Hypodescent is the practice of determining the lineage of a child of mixed race ancestry by assigning the child the race of his or her more socially subordinate parent. Because recent history shows Caucasians being socially dominant in the Western world, mixed race children are most commonly assigned to their non-Caucasian parent. However when two non-Caucasian parents have a child, the child is typically not assigned to either race. Although mulattos and Blasians are both half Black, only the former are generally perceived as Black, while Blasians such as Tiger Woods are not forced to self-identify as Black. The opposite of hypodescent is hyperdescent.

The American practice of applying a rule of hypodescent began its development in the colonies in the 1600s largely in response to the American context of slavery: a mixed-race child was likely to have a mother who was a slave and a father who was a slave master or owner. See Hickman, 1175-1176. In its most extreme form in the United States, hypodescent came to be a "one drop rule," meaning that if a person had one drop of black blood, he was considered to be black. See One-drop theory. An example was Virginia’s 1924 Act for the "Preservation of Racial Integrity," which defined as white a person with "no trace whatsoever of any blood other than Caucasian."

Anti-Miscegenation marriage laws[]

By the early 1940s, of the thirty U.S. states that had anti-miscegenation laws, seven states (Alabama, Arizona, Georgia, Montana, Oklahoma, Texas, and Virginia ) had adopted the One-drop theory for rules prohibiting interracial marriages. (Finkelman, “The Color of Law,” 955, note 96). Other states applied the hypodescent rule without carrying it to the "one-drop" extreme, using instead a blood quantum standard. For example, Utah's anti-miscegenation law (first passed in 1888 as part of an anti-polygamy marriage law passed by the then non-Mormon legislature; it was repealed in 1963) prohibited marriage between a white and anyone considered a negro, mulatto, quadroon, octoroon, Mongolian, or member of "the Malay race" (here referring to Filipinos). No restrictions were placed on marriages between people that were not "white persons."

Other examples of application of hypodescent & other methods of determining lineage[]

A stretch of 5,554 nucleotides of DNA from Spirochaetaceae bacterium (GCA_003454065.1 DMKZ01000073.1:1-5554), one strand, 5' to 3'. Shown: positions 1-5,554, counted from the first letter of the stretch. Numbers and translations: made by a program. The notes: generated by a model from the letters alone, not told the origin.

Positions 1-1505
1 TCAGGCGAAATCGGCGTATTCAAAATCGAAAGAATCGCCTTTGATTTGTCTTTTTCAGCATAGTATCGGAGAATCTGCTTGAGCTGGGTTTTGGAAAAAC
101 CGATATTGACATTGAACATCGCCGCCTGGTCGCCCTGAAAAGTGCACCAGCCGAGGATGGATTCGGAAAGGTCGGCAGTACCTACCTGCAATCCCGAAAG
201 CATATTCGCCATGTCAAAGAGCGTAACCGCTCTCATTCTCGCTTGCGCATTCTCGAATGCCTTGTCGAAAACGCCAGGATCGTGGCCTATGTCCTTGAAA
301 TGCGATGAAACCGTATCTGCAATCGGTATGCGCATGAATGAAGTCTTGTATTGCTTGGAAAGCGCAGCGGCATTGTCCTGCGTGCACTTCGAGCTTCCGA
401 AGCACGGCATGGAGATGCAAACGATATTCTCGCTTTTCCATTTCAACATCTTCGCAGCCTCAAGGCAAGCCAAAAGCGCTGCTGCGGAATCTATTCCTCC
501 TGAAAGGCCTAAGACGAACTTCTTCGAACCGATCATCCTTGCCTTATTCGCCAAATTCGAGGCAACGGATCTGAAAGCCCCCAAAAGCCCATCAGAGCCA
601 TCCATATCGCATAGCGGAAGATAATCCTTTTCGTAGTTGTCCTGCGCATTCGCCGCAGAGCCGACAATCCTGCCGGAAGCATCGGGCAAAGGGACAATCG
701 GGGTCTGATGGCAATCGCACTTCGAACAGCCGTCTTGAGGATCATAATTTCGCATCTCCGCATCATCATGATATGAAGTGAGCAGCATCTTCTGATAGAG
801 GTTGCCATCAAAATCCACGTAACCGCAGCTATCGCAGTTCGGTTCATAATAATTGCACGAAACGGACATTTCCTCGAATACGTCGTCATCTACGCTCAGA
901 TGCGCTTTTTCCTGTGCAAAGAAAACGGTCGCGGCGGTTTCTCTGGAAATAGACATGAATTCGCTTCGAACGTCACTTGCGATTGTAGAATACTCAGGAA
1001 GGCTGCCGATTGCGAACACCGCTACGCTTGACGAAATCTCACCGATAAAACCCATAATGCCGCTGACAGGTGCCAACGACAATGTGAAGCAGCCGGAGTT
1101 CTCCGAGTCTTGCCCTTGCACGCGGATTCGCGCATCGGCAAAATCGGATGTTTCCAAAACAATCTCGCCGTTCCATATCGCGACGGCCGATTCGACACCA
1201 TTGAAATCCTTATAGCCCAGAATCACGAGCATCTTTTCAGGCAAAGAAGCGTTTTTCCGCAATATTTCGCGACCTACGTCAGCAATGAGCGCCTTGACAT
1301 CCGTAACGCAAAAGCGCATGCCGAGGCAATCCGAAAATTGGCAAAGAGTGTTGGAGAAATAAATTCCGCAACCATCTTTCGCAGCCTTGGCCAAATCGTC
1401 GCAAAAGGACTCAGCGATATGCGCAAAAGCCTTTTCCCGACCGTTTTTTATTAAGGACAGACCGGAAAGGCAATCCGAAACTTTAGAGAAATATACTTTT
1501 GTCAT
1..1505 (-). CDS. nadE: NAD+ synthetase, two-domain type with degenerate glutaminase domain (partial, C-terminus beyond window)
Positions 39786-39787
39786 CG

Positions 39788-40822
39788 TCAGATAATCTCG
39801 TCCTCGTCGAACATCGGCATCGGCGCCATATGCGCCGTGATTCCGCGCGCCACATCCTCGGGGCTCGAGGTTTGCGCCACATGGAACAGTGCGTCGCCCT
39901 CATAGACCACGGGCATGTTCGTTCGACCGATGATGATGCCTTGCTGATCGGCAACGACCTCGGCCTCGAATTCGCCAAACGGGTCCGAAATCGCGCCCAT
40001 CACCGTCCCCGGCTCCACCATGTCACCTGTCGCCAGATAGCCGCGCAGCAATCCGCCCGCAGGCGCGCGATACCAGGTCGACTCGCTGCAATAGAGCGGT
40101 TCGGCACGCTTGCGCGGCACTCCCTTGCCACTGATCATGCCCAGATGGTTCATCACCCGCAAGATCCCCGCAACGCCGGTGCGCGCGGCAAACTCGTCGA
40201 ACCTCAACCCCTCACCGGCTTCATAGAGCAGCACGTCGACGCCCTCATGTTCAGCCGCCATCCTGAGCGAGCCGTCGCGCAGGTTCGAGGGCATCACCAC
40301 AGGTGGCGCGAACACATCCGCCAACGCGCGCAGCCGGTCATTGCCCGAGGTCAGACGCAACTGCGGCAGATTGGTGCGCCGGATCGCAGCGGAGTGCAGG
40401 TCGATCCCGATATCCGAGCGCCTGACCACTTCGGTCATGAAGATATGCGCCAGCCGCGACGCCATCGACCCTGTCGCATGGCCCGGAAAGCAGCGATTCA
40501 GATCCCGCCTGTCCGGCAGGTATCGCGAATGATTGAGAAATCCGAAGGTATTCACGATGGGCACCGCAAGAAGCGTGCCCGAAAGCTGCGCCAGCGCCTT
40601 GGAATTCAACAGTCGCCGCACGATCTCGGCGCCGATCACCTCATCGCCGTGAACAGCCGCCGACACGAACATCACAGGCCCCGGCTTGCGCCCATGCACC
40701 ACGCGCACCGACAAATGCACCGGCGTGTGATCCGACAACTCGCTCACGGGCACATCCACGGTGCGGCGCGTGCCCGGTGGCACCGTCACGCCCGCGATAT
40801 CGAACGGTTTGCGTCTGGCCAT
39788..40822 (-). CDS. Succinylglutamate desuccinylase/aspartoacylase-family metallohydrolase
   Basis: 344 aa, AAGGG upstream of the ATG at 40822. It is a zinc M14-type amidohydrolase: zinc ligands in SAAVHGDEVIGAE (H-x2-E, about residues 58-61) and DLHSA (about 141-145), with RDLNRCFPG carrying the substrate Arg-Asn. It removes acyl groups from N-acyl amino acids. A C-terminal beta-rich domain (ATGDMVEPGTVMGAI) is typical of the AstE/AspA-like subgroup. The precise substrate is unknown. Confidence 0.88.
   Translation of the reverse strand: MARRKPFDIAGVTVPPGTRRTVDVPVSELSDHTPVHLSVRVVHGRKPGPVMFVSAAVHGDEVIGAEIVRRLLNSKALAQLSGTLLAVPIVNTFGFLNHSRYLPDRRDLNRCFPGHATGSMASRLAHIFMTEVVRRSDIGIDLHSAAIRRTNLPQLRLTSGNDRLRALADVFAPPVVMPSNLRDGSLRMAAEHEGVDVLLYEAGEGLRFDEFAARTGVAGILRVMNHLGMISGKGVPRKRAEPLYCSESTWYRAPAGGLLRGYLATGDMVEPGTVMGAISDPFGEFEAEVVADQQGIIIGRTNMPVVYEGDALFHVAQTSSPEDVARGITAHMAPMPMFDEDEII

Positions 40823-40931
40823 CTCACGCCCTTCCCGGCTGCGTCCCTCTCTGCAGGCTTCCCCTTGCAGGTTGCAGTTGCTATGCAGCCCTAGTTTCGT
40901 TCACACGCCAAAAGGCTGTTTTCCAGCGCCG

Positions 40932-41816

• In the United States, hypodescent has been consistently used to determine the race of children of mixed race couples where one of the parents was classified as "black". That practice seems to be diminishing at least a little. Hypodescent has been applied less consistently in the United States to other "races" (such as in intermarriage between whites and Native Americans, Hispanics, Asians, etc.).

Hypodescent and evolution[]

Evolutionary biologist Richard Dawkins, The Ancestor's Tale: A Pilgrimage to the Dawn of Evolution, observes in passing that in the United States and England children with one "black" parent/grandparent/great-grandparent are consistently classified as "black" instead of "mixed race" or "white" or something else (402-403). He opines that this may be a cross-cultural practice with a biological basis; that perhaps humans are genetically wired to do this. See Richard Dawkins, The Ancestor's Tale: A Pilgrimage to the Dawn of Evolution (Boston, New York: Houghton Mifflin, 2004), 401-02.

References in culture[]

In the musical Show Boat, a white boy in love with a mulatto woman is accused by the sheriff of violating the state's anti-miscegenation laws. The white boy promptly pricks the woman's finger with a knife, swallows a drop of blood, then tells the sheriff "I'm no white man -- I've got negro blood in me" The sheriff lets him off.

In the novel Pudd'n'head Wilson, by Mark Twain, the character of Roxy is deemed "Negro", even though she could pass for white. This characteristic is passed on (mistakenly) to her "son" Chambers.


  • Finkelman, “The Color of Law,” Northwestern University Law Review, Spring, 1992, Vol. 87, 955, note 96.
  • Christine B. Hickman, "The Devil and the One Drop Rule: Racial Categories, African Americans, and the U.S. Census," Michigan Law Review, Vol: 95, March, 1997, 1175-1176.
  • Thomas e. Skidmore, Black into White: Race and Nationality in Brazilian Thought (Durham: Duke University press, 1993)
  • Ian F. Haney Lopez, White by Law: The Legal Construction of Race (NY: New York University Press: 1996)
  • Richard Dawkins, The Ancestor's Tale: A Pilgrimage to the Dawn of Evolution (Boston, New York: Houghton Mifflin, 2004), 401-02.

See also[]

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